Hempstead dumps JPMorgan Chase account
Originally published: April 5, 2011 6:35 PM
Updated: April 5, 2011 7:52 PM
By AISHA AL-MUSLIM
Hempstead Village may be the first New York municipality to close its JPMorgan Chase account because of the bank's mortgage modification practices, village officials said.
Officials announced Tuesday that Hempstead would withdraw $12.5 million from Chase over the bank's failure to modify mortgages for African-American and Hispanic residents.
"Sometimes you have to take a chance, and the Village of Hempstead has taken a chance," said Mayor Wayne J. Hall, referring to the village's participation in New York Communities for Change's statewide campaign to get municipalities to close accounts with Chase.
This marks the first time a municipality has taken such action. "This is history that we are making today," said Diane Goins, a member of New York Communities for Change.
The village's board of trustees unanimously passed a resolution Monday night designating seven banks that could receive village deposits. Bank of America made the list; Chase did not.
In January, the New York group released a report stating that Chase has given affordable mortgage modifications to 6 percent of New York borrowers. The group wants Chase to stop all foreclosures, revise its mortgage modification process and pay restitution to homeowners who lost their properties because they were denied modifications.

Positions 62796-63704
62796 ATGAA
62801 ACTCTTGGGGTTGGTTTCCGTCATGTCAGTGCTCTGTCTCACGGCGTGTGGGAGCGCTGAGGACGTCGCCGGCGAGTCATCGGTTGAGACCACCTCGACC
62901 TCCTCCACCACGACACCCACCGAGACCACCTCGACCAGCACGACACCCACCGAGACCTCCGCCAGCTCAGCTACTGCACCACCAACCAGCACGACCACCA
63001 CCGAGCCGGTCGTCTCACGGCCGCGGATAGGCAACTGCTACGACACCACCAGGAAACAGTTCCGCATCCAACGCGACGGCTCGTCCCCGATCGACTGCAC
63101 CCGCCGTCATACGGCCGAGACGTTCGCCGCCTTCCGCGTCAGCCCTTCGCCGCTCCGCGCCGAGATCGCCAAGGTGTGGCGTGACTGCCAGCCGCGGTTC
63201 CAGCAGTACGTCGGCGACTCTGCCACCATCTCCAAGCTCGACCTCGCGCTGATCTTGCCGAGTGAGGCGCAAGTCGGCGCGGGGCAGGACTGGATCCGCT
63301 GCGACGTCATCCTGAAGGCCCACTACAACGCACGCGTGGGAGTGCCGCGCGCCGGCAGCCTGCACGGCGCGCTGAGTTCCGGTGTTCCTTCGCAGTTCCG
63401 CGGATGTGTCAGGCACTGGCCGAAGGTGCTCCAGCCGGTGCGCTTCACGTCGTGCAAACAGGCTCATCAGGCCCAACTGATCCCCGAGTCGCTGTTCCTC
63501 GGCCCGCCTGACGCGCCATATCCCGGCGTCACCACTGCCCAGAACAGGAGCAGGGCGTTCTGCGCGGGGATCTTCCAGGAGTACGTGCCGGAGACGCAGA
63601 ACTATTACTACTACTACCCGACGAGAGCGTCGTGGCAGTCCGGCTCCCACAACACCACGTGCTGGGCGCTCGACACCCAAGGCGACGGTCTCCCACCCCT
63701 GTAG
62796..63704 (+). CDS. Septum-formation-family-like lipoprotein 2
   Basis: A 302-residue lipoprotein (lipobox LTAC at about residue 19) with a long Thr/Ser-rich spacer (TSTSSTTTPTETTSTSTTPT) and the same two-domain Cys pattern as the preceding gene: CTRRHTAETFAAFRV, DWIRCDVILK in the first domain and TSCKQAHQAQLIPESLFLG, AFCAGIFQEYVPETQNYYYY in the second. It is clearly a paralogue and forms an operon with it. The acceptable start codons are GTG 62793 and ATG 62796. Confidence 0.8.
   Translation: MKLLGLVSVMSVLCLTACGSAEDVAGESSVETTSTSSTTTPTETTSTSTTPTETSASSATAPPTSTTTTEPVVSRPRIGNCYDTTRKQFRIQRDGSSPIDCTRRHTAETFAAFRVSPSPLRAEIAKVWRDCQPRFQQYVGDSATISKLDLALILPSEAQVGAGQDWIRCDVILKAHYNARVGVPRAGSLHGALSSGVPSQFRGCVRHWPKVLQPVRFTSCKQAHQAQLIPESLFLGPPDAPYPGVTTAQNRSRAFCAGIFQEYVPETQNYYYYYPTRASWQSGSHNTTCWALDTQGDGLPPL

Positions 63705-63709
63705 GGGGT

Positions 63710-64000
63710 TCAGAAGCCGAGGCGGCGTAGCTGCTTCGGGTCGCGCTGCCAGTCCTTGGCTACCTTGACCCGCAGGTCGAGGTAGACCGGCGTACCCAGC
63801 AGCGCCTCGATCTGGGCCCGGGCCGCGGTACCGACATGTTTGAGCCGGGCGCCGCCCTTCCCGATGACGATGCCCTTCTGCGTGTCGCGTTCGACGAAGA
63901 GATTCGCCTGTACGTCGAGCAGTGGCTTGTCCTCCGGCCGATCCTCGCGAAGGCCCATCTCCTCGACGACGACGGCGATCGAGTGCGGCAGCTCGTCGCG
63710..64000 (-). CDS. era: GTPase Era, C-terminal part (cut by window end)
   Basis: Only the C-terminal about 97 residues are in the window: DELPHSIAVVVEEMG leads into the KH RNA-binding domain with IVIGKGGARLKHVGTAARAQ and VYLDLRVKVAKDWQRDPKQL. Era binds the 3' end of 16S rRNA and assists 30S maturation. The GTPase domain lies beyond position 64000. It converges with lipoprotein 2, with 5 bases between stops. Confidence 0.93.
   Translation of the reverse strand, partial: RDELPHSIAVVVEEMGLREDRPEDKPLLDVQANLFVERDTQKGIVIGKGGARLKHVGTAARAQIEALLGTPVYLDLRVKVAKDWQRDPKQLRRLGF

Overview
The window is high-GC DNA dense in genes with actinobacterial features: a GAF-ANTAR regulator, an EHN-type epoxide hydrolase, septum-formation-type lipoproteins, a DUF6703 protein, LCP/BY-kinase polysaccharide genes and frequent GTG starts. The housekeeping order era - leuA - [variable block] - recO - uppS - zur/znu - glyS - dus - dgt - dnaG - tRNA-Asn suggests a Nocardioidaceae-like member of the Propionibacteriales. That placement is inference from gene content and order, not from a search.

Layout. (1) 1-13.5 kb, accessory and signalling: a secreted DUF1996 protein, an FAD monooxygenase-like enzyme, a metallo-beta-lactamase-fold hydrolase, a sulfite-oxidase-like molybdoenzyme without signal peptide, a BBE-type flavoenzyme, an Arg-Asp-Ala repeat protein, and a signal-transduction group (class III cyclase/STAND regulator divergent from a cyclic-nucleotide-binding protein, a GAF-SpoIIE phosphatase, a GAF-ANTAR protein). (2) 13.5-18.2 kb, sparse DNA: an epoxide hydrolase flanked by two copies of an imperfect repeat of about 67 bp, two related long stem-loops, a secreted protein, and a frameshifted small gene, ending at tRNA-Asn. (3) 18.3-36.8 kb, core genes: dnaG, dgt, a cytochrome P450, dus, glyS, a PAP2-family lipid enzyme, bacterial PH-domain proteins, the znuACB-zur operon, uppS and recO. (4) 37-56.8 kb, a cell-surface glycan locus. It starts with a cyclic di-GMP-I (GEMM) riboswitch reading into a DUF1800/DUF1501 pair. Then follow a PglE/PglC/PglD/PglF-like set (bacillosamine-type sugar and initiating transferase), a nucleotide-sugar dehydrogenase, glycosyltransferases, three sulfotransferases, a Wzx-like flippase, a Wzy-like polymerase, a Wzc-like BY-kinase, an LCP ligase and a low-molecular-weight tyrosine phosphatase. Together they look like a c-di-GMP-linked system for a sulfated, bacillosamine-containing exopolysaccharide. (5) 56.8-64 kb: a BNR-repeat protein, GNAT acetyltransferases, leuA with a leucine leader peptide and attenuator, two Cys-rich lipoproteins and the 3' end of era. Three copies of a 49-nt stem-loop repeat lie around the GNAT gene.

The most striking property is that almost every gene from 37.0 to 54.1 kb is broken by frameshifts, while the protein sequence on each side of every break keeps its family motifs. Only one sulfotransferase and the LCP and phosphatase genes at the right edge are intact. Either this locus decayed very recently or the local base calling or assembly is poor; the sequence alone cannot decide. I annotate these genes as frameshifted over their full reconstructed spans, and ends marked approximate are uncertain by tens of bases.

"Chase has served the financial needs of the Village of Hempstead well for more than three decades," said Chase spokesman Michael Fusco. "In New York, Chase has offered 50,000 modifications to struggling borrowers and has prevented seven foreclosures for every one foreclosure here."
But village resident Maribel Toure, 49, an X-ray technician, said she had tried three times to modify her $298,000 home loan with Chase. Toure is now four payments behind on the home she has lived in for seven years with her husband and four children, ages 10 to 19.
Toure's architect husband lost his job in May 2008. A month later, she was hit by a taxi and couldn't work for four months.
"We asked Chase for help and the first answer was we were too rich," said Toure, who plans to take court action against Chase to prevent her house from being the fourth on the block to be foreclosed on. "Then the answer was we were too poor."